There’s a chill in the air – and it’s because Halloween is the official kickoff for the dreaded “eating season.”
It begins with unlimited candy, escalates through feast-ive Thanksgiving, and too often ends with the gruesome realization on New Year’s Day that the weight loss accomplished throughout the year has been undone in just a few weeks.
But, I’m not here to ruin the fun by telling you that Halloween shouldn’t be about trick or treating. I am, however, going to show you how to make the occasion less about sugary treats and more about fun!
Tricks for treats! Experts at Scholastic.com noted that 50% of children offered candy or a toy would grab at the toy! It’s a blast to see kids get excited by ghastly fun stuff like plastic worms and spiders—a candy bar just doesn’t compare. If you’re a parent who’s concerned about childhood obesity, the few cents more that it takes to offer inexpensive treats is worth it. Glow sticks and bracelets are huge favorites. Other winners include gel pens, pencils and crayons. For the littlest goblins, try bubbles, inexpensive toy cars, team cards, and action figures. Do so and your home will be declared the go-to place for the best trick-or-treating in the neighborhood. Candy is boring compared to toys!
Dress up! Don’t leave it to the kids to have all the fun. Dress up in your Halloween worst! You and your kids can levitate the experience and get really creative. Lots of sparkles on sneakers, extra-ghoulish face paint, and fake plastic teeth are hilarious. Take a photo of all the trick-or-treaters and give a non-food prize for the scariest, funniest, and most-original costume.
Smart stuff! There’s a reason that Halloween candy is so cheap—it’s mainly made from cheap sugar, artificial colors, flavorings and preservatives. For natural and better sweet treats stock up on small boxes of raisins, 100-calorie packs of fig or shortbread cookies, little baggies of jellybeans or gummy bears, and even small lollipops. How about microwave popcorn (light) and mini granola bars? Pop off the evening with sugar-free gum. Chewing it after eating a sugary treat helps scare off cavities.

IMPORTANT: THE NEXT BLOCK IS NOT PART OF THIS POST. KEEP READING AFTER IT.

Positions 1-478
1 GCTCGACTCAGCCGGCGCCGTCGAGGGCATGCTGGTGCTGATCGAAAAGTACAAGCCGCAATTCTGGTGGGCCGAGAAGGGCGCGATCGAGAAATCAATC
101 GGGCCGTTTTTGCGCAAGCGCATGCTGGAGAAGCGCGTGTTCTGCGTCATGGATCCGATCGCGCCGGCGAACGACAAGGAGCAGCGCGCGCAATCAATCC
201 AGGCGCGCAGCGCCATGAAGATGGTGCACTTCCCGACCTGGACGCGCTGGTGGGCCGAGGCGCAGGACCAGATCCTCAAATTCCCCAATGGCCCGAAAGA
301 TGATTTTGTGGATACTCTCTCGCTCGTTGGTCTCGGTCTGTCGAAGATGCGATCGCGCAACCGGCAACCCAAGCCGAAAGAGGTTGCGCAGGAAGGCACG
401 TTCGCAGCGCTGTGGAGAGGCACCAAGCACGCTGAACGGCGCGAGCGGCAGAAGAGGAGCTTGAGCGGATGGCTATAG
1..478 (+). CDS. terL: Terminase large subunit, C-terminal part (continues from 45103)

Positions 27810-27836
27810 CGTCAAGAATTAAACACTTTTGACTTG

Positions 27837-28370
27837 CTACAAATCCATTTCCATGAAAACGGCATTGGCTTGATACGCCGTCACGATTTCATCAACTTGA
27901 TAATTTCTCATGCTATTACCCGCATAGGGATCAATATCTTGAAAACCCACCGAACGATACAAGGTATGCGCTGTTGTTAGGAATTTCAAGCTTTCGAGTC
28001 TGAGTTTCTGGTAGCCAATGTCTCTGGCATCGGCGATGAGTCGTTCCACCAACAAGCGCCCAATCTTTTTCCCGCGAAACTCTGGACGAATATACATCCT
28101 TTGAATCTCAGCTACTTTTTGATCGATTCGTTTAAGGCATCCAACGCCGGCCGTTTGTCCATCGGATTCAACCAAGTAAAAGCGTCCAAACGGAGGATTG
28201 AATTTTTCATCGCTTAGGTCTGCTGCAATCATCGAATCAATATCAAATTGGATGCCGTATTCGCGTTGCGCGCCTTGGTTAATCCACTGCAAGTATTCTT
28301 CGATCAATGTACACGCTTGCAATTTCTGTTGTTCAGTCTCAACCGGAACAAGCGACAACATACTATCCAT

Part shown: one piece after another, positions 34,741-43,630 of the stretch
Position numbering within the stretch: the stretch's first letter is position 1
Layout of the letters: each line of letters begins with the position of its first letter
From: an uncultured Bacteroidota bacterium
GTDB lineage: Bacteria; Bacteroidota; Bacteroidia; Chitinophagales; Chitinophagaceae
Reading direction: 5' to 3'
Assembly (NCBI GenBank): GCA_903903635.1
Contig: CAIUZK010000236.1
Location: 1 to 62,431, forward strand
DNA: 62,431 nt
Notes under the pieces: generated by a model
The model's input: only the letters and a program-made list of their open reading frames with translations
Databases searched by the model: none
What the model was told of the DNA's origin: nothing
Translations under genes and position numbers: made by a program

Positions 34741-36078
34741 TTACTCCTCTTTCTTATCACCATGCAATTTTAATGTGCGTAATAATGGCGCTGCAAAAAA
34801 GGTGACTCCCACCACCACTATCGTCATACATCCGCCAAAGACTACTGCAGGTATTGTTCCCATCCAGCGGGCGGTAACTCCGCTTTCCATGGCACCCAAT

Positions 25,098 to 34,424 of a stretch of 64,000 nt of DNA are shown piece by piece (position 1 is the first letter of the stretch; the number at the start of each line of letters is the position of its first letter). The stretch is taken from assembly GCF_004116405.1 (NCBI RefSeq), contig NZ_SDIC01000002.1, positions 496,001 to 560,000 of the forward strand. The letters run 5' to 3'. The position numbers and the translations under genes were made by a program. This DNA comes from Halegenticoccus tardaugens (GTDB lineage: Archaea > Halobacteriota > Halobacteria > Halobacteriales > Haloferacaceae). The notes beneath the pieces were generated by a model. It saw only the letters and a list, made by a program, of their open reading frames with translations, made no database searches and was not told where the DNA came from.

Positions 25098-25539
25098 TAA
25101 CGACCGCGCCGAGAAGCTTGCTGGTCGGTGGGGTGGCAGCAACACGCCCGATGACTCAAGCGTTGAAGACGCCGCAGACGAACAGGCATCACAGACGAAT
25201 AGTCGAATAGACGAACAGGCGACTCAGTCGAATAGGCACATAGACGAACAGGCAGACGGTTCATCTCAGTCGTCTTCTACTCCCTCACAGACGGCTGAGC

Out of sight! There’s a reason Halloween is so deadly for a diet. The candy that gets collected by the kids – or the goodies that are left over from a lack of trick-or-treaters – tends to lie around until it gets eaten! So, in this case, the adage should be: out of sight, out of mouth! Round up your extra candy, give your kids the choice of their favorite five pieces, and then dump the rest! You can ever try bribery by giving your children a “point” for every piece of candy they “sell” back to you. Points can be redeemed for a new toy, download or CD. If you can’t bear tossing the leftovers, pack ‘em up and donate them to a local hospital or shelter.
Boo-tiful idea! After more than 60 years, kids are still trick or treating for UNICEF. Never heard of UNICEF? It’s the United Nations Children's Fund and it does amazing things to help kids around the world. It’s so easy—just order your fundraising kit, and on Halloween, go door-to-door “Trick-or-Treating for UNICEF.” Or, you can scare up a few friends for a UNICEF fund-raising party.\
Scholastic.com also suggests working with your child's teacher or a local community group to create posters and organize kids into "Halloween heroes" who will go door to door to raise money for a local charity.
Hey, we all enjoy the thrills of trick-or treating and dressing up, but now it won't be "all about the candy."
Susan Burke March is Registered and Licensed Dietitian Nutritionist and Certified Diabetes Educator, who as eDiets Chief Nutritionist promotes the dietary health and wellbeing of consumers worldwide.